It was a bountiful weekend! My husband Joseph, along with his nephews and an uncle, harvested 6 large bearded seals. We dry the meat and render the fat into seal oil, put them together when both are done, and this is called qiniktaq. He gave some to our friends in Atqasuk, and he will be donating some to the Native Village of Barrow’s food bank. The skins were rolled in fat and placed in gunny sacks under the house, and they will be used next spring for the umiaq – seal skin boat used for spring whaling.
At one point, we had four to butcher. Thank goodness for friends willing to come and help! :D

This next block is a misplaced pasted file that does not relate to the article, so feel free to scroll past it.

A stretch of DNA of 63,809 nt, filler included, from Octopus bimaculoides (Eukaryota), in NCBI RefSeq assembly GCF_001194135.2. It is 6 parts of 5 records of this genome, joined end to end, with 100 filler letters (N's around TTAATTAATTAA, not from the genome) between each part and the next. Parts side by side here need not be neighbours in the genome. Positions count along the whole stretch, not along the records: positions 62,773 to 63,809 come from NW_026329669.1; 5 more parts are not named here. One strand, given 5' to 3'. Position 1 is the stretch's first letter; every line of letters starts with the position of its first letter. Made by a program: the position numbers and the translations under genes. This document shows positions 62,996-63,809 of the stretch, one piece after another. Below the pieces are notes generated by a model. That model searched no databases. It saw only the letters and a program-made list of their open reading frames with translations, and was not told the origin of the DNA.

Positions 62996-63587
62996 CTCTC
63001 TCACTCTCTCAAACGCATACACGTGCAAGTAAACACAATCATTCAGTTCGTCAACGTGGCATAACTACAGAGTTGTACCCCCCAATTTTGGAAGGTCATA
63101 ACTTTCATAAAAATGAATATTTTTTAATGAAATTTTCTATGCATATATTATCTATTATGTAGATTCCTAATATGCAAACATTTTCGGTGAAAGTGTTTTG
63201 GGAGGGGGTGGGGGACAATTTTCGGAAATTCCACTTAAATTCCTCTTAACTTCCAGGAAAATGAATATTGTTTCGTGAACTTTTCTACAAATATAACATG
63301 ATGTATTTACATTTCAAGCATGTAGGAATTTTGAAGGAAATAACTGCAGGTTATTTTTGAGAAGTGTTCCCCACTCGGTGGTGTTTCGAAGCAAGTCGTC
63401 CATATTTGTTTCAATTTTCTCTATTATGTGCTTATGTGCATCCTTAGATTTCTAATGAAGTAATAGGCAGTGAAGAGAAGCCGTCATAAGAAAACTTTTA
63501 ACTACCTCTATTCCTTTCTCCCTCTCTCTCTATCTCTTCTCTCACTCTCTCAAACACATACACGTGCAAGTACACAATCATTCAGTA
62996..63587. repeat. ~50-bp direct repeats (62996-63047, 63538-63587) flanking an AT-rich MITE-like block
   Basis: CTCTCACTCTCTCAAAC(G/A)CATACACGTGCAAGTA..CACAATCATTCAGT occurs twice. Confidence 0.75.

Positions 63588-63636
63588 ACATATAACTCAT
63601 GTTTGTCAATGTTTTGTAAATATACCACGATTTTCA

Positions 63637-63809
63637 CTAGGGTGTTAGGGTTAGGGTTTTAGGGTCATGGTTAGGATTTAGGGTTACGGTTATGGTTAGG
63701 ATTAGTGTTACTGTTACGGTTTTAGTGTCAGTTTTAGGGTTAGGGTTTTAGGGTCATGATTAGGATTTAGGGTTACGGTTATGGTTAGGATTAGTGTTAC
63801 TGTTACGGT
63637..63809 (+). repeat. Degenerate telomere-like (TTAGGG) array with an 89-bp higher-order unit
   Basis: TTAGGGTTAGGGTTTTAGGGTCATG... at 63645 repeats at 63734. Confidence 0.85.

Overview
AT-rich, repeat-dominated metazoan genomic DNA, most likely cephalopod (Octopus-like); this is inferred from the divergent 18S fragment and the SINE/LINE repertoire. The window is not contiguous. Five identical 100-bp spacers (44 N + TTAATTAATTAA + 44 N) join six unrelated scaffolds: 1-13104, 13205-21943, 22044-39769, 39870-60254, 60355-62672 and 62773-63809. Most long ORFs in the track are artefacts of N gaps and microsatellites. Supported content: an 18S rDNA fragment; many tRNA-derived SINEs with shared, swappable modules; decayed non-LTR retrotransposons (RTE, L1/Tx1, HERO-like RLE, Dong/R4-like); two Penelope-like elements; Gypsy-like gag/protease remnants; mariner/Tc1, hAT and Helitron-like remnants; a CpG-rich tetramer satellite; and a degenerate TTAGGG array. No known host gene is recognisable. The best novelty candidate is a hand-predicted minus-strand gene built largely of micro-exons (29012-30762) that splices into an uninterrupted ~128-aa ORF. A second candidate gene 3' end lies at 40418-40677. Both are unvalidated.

Priscilla Sage and her grandson Ben Roy Sage cut the ribs off of one of the many bearded seals Ben Roy and his family harvested.
Fannie Mitiktaun Suvlu prepares to remove the intestines. The outer skin of the intestines is removed and finely chopped, a delicacy we call qaiq.
Vera Patkotak and Loyla Leavitt work together to butcher a large bearded seal. After butchering is complete, the meat and fat are evenly divided by those who participated in the hunt, the owner of the boat, and those who helped butcher.
Photos by Joseph Napaaqtuq Sage
Nuiqsut resident Jimmy Nukapigak removes whitefish from his net in the Colville River.
Nuiqsut resident Jimmy Nukapigak gives a whitefish to Stretch Miller for storing. Kunneak Nageak is shown here removing the fish from Jimmy’s net along the Colville River.
Photos by Mary Anniagruk Sage